3. Families already include homosexuals (even some prominent Republican families) and homosexual couples already exist…and they are creating their own families. This isn’t about “defining” or “redefining” anything, it’s about recognition of what already exist. It is no different than earlier attempt to recognize the legitimacy of inter-racial couples and families.
4. Who’s asking Republicans…or anyone, for that matter…to give us “special entitlements” or “special status?” This is perhaps one of the most insulting statements in the platform, which is again, nothing more than deflection and misdirection. We don’t want “special rights;” we demand equal rights. We want the same rights as all other Americans, based on the Constitution of the United States, not a particular interpretation of the Bible.
Author’s Note: And let’s face it: that is the origin of this perspective. Texas Republicans , like the rest of the party, has been overthrown by a fringe group of right-wing, xenophobic Tea Party extremists who are dictating policy and platform based on a narrow Fundamentalists view of the Bible.
5. They are seeking to legalize discrimination based on a business owner’s personal faith: “we oppose any criminal or civil penalties against those who oppose homosexuality out of faith, conviction, or belief in traditional values.”
In other words, a Christian who owns a flower shop can refuse to sell flowers to a same-sex couple. Gay people can be prevented from eating at restaurants, renting apartments, buying merchandise, etc. We are not told, however, the means by which the owner determines the sexual orientation of the rejected patron. And I have to ask: if a person’s religious faith opposes people of other faiths, will they also be allowed to refuse service to them?
6. By aligning in support of “reparative therapy,” T-GOP is going against every major medical and mental health professional organization that has rejected the idea of reparative therapy, along the belief that sexual orientation and (or should) be changed. This list includes:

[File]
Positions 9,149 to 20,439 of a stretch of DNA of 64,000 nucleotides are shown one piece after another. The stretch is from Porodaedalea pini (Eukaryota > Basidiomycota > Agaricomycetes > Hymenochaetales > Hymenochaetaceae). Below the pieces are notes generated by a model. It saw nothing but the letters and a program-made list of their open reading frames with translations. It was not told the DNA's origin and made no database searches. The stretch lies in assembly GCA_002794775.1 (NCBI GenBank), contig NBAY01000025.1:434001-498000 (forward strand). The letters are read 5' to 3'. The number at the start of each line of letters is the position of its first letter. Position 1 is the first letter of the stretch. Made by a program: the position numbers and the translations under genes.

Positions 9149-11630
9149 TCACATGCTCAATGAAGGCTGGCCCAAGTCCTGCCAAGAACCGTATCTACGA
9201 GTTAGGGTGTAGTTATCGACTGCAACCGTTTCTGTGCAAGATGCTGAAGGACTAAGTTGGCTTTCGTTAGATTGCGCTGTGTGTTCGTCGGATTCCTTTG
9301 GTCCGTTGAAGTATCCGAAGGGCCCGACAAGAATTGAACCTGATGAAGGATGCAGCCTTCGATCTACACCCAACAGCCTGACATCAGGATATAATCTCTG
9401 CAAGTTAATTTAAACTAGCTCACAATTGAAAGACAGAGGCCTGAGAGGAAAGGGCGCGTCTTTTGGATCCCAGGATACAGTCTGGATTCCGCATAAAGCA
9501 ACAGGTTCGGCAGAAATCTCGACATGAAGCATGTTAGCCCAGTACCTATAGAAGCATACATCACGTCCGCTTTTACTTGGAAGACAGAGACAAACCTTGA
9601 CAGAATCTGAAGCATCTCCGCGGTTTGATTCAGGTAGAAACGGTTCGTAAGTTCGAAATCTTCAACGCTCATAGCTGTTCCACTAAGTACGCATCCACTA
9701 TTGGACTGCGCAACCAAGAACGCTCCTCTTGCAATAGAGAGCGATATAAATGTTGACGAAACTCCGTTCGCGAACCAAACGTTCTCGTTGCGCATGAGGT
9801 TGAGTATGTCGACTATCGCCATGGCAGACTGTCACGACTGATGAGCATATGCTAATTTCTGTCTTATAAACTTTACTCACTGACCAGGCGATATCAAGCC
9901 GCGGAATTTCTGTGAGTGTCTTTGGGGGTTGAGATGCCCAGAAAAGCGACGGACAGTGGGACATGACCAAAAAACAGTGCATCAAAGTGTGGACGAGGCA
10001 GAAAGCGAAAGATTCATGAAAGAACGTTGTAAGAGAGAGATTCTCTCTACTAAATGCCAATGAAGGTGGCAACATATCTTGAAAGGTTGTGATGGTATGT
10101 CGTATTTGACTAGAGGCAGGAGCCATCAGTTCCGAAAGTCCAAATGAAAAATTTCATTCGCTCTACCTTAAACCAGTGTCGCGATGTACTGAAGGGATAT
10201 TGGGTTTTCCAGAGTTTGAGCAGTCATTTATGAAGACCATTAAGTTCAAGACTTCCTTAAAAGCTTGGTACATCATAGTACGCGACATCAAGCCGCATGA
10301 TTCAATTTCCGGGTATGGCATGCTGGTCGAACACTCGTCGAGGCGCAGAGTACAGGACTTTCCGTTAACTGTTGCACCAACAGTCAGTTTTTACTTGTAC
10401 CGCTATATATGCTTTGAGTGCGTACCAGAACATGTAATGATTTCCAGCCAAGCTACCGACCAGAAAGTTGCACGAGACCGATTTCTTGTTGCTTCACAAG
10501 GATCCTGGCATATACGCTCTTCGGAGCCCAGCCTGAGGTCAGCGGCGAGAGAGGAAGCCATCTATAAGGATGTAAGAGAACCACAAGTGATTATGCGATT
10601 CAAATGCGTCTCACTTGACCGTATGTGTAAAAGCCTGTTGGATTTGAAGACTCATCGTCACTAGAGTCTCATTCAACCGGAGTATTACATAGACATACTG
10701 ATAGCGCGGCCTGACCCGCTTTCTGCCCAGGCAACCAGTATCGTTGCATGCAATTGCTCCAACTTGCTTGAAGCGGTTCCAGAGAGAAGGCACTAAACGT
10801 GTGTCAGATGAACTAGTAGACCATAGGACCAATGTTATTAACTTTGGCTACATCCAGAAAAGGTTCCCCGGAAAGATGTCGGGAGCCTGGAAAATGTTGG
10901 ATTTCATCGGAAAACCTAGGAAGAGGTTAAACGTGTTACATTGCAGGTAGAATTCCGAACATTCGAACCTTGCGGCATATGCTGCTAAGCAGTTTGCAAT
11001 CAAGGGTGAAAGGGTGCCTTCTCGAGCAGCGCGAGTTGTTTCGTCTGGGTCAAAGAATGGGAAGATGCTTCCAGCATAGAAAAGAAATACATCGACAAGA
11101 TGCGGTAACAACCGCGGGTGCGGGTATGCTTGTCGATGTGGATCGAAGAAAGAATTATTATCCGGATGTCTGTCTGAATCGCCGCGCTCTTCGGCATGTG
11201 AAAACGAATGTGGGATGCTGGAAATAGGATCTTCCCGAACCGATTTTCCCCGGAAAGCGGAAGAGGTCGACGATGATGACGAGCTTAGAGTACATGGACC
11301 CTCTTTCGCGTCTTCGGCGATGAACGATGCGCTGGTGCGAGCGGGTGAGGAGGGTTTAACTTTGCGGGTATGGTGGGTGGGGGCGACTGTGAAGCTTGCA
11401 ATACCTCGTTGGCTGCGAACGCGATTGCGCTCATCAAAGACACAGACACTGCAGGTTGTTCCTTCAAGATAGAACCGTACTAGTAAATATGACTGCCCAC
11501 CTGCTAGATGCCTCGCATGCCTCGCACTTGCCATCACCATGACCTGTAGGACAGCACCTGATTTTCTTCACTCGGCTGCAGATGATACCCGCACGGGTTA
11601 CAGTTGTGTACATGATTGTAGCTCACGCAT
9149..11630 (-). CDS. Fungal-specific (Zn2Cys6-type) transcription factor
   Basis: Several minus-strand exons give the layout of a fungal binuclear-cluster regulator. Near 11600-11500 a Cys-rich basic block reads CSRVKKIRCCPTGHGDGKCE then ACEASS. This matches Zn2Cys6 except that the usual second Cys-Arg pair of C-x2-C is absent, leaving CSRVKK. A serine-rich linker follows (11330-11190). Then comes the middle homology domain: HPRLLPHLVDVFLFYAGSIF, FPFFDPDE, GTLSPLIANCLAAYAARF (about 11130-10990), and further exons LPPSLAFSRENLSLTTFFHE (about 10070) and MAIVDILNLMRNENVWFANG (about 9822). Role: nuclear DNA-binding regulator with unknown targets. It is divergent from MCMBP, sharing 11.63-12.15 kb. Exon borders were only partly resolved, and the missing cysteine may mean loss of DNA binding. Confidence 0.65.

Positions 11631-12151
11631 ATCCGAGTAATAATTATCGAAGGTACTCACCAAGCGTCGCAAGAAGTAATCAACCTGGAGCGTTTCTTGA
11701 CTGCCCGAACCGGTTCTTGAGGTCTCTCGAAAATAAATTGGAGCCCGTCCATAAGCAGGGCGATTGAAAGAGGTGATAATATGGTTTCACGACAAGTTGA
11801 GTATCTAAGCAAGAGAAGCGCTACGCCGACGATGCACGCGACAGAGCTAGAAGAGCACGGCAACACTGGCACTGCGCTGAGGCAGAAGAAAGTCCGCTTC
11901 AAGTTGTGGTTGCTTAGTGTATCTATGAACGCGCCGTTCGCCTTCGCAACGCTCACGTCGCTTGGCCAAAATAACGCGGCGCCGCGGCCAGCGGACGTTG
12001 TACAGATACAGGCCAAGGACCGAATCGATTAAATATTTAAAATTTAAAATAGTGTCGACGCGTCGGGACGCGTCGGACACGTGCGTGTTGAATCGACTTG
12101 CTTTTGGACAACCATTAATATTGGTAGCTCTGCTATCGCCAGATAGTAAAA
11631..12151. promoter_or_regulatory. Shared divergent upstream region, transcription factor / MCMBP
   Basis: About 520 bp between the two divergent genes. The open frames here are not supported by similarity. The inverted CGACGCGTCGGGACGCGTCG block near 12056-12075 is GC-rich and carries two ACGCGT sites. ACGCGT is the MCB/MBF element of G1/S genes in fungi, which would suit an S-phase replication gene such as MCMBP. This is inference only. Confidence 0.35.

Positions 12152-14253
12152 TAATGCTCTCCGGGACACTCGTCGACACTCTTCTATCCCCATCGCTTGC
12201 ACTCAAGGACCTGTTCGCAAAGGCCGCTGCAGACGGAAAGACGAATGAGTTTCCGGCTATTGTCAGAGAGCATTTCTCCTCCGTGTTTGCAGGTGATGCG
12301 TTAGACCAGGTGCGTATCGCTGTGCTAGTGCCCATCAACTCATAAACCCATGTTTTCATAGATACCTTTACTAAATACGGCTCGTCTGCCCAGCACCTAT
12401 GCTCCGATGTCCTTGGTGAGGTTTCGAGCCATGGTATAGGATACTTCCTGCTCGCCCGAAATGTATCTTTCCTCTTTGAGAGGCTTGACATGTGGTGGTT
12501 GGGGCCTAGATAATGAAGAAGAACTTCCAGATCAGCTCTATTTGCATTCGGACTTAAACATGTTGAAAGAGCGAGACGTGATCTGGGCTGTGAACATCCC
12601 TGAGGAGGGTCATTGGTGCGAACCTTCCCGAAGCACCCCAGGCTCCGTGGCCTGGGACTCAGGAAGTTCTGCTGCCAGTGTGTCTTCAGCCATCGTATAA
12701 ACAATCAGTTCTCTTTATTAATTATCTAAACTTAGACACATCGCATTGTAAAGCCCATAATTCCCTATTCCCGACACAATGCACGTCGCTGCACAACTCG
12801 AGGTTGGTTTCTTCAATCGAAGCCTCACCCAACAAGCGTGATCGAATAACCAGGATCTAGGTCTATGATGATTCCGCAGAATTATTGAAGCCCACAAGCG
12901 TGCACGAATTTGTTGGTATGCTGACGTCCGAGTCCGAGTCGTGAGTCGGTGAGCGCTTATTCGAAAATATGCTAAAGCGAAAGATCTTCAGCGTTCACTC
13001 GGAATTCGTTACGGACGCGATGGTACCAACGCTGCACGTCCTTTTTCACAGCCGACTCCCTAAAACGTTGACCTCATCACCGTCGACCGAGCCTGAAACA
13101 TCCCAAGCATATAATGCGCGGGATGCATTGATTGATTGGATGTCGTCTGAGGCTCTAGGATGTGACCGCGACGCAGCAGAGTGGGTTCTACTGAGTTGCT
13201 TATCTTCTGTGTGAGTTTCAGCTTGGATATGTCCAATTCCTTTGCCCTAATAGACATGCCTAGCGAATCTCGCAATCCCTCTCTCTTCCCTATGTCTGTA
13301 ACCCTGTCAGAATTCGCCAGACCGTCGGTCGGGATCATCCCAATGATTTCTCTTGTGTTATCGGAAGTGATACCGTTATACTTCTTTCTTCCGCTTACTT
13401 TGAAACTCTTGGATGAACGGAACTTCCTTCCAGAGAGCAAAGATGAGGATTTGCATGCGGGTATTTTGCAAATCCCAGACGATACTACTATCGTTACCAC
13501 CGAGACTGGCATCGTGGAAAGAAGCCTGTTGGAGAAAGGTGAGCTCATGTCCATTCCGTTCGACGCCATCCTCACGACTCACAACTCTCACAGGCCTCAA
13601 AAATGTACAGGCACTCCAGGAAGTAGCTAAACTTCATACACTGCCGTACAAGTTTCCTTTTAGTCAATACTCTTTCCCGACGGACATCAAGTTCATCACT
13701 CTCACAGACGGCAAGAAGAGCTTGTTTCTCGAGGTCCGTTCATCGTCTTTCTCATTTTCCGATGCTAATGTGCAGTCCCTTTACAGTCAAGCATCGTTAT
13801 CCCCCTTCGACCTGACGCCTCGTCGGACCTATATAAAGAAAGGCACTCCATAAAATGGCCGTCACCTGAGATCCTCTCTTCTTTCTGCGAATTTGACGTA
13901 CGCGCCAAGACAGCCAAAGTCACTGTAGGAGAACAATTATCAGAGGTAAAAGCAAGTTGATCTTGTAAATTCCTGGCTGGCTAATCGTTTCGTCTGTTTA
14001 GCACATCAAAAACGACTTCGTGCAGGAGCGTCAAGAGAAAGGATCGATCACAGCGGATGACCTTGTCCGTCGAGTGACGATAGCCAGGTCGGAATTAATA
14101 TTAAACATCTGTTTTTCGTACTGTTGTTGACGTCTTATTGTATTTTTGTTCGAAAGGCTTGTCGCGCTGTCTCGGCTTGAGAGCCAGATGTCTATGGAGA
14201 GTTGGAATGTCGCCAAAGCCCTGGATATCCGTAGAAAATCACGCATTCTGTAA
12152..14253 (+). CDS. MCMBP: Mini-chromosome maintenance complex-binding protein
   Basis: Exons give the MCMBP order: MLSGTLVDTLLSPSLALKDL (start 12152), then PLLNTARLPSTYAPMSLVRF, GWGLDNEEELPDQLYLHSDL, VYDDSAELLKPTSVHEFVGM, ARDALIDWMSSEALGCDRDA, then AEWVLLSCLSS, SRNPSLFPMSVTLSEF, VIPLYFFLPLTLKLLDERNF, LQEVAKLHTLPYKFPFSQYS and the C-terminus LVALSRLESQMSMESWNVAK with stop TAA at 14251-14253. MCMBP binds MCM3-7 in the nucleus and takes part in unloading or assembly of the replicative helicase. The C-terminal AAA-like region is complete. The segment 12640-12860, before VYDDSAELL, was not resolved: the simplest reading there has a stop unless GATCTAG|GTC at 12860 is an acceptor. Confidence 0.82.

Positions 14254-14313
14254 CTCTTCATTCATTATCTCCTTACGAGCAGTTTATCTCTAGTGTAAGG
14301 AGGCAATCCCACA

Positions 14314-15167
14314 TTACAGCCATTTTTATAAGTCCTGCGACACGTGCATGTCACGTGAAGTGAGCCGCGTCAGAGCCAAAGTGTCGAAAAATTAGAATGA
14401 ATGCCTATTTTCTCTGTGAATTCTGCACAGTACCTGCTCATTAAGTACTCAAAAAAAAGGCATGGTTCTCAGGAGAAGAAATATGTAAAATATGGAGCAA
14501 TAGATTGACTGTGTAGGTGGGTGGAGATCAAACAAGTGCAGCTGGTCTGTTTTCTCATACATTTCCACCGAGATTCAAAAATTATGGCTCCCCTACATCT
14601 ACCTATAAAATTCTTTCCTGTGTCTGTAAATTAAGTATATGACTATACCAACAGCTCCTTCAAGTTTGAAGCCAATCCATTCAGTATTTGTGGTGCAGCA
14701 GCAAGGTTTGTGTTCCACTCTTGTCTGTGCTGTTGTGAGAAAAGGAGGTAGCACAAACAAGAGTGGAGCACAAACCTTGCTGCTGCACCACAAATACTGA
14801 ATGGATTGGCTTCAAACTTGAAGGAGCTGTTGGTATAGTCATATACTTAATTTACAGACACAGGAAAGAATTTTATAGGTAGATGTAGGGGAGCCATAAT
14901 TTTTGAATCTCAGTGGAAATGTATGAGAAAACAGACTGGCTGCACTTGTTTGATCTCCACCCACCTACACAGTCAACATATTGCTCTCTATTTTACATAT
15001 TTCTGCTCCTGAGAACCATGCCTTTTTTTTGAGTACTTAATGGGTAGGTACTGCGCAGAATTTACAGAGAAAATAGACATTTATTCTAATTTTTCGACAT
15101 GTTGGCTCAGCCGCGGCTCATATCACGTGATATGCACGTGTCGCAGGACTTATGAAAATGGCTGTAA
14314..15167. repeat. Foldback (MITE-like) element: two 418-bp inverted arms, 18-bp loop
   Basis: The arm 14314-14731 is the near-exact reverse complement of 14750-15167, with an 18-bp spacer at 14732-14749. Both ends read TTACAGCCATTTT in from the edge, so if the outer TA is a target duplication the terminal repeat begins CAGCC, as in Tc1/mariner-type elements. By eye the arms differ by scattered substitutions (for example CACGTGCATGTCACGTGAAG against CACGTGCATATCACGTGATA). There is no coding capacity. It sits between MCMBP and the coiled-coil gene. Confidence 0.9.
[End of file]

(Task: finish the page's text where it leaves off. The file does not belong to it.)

American Psychological Association
American Medical Association
American Psychiatric Association
American Academy of Pediatrics
American Counseling Association
American School Health Association
National Association of Social Workers
7. According to news sources, the insertion of this language was pushed through by an even “fringier” group in the fringe GOP—the Eagle Forum, and past chairwoman, Cathie Adams. The section was brought up for debate to the general assembly. Adams said that it was proposed by a man who said he was helped by this kind of therapy. “He knows what he’s talking about. He is one of those who has benefited,” Adams said.
And therein lies the key problem…but the primary marketing tool…of “ex-gay” program—the results are based on self-reporting, and cannot be scientifically verified.
A man says he was benefited?
How was he benefited?
What methods were used to treat him?
What are the credentials of the person treating him?
How long has he been successful?
Is he “cured” or just modifying his behavior?
If it works, why are the professional organizations opposed?
8. The wording includes an obvious attempt to pre-empt the kind of legislation recently enacted in California and New Jersey, which makes it illegal to force minors to undergo reparative therapy. “No laws or executive orders shall be imposed to limit or restrict access to this type of therapy.”
This is not much more than a tactic designed to raise fear and money; most reputable professional therapists don’t practice such treatments. The vast majority of these programs are operated as conservative/Fundamentalist ministries, and those who "counsel" are not always professional therapists. These groups (regrettably) would not be impacted by a law that restricted access. (I think it should be outlawed for everyone. Period!)
9. By employing the key phrase supporting those “who are seeking escape,” T-GOP is appealing to the fallacy of a patient's right to requested treatment. It is a common argument—if someone wants treatment, isn’t that their right?